It was very evident in the manner in which he dealt with two of the bigger moments in terms of the yellow card for Samoan hooker Seilala Lam and Aki’s red card. He was methodical in outlining his interpretation of the two incidents, only then calling for any dissension from his fellow officials and then explained the decisions clearly and concisely to the respective players concerned and their captains.

Referee Nic Berry during the Pool A game between Ireland and Samoa. Photograph: Shaun Botterill/Getty Images
Referee Nic Berry during the Pool A game between Ireland and Samoa. Photograph: Shaun Botterill/Getty Images

In terms of the letter of the law he was also correct on both occasions. The only negative was that once again the offside line and the breakdown continue to be ruled indiscriminately. Samoa conceded seven penalties within sight of their line before TJ Ioane got the line, while they were also guilty of not rolling away after a tackle on numerous occasions.

Consistency of interpretation is the one thing that players and coaches crave and it has been conspicuously lacking throughout the tournament.

Sexton’s influence

Everyone acknowledges the importance of the World Player of the Year in terms of shaping and directing Ireland’s patterns but the consistency of quality with which Sexton traditionally delivers is hugely impressive.

Two tries was a fitting reward for the manner in which he managed the game, his place-kicking on a dodgy surface, noteworthy. There were a couple of minor aberrations, one penalty kicked into touch and goal and a no-look inside pass that was picked off by Samoan captain Jack Lam but when weighted against his overall contribution are rendered inconsequential.

He is the lightning rod for Ireland’s better performances, his ability to read the game, courage on the gain line, all round kicking and range of passing irreplaceable at present.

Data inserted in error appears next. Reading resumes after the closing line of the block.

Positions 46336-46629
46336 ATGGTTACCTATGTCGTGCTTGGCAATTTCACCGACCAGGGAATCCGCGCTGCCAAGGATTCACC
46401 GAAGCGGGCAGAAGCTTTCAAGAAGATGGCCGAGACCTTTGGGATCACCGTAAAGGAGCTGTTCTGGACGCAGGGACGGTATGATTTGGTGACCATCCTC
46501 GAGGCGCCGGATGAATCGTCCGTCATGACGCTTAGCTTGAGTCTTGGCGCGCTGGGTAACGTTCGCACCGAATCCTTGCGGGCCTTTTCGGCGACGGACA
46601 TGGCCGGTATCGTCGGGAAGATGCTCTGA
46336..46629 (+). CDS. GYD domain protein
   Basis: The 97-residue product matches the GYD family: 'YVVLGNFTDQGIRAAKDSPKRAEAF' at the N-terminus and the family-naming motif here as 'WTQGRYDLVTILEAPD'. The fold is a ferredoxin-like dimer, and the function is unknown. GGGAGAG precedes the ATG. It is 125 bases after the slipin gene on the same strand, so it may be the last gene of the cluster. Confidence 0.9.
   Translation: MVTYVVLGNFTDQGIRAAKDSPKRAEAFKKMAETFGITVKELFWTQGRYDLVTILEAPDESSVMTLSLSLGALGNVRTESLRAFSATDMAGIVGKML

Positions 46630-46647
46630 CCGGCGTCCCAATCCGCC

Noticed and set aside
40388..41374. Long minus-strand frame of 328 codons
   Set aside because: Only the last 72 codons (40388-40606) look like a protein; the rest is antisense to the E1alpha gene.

Conor Murray took pressure off his outhalf today with a display that was more reminiscent of his prodigious talent including a superb pass for Larmour’s try, while Joey Carbery ran the game capably and his neat grubber kick for the Andrew Conway try underlined his vision and touch.

Horses for courses

The back three and the backrow are likely to differ depending on whether Ireland face New Zealand or South Africa in the quarter-finals. Larmour and Andrew Conway are the form players in the outside backs, while Rob Kearney, Keith Earls and Jacob Stockdale have been first choice when fit and available. South Africa kick more so aerial prowess is important while their back three are relatively small and can be vulnerable in the air.

The Springboks picks three secondrows in their back five in the pack and Ireland might be obliged to match that power game, initially. Against New Zealand, speed to, and an ability to slow down ball at the breakdown are more cherished qualities. Schmidt has some interesting decisions to make, so too at centre.

For 24 hours Ireland can luxuriate in a victory over Samoa and a job well done; Aki’s misfortune notwithstanding.

The Irish Times Logo
Commenting on The Irish Times has changed. To comment you must now be an Irish Times subscriber.
SUBSCRIBE
GO BACK
Error Image
The account details entered are not currently associated with an Irish Times subscription. Please subscribe to sign in to comment.
Comment Sign In

Forgot password?
The Irish Times Logo
Thank you
You should receive instructions for resetting your password. When you have reset your password, you can Sign In.
The Irish Times Logo
Please choose a screen name. This name will appear beside any comments you post. Your screen name should follow the standards set out in our community standards.
Screen Name Selection

Hello

Please choose a screen name. This name will appear beside any comments you post. Your screen name should follow the standards set out in our community standards.

The Irish Times Logo
Commenting on The Irish Times has changed. To comment you must now be an Irish Times subscriber.
SUBSCRIBE
Forgot Password
Please enter your email address so we can send you a link to reset your password.

Sign In

Your Comments
We reserve the right to remove any content at any time from this Community, including without limitation if it violates the Community Standards. We ask that you report content that you in good faith believe violates the above rules by clicking the Flag link next to the offending comment or by filling out this form. New comments are only accepted for 3 days from the date of publication.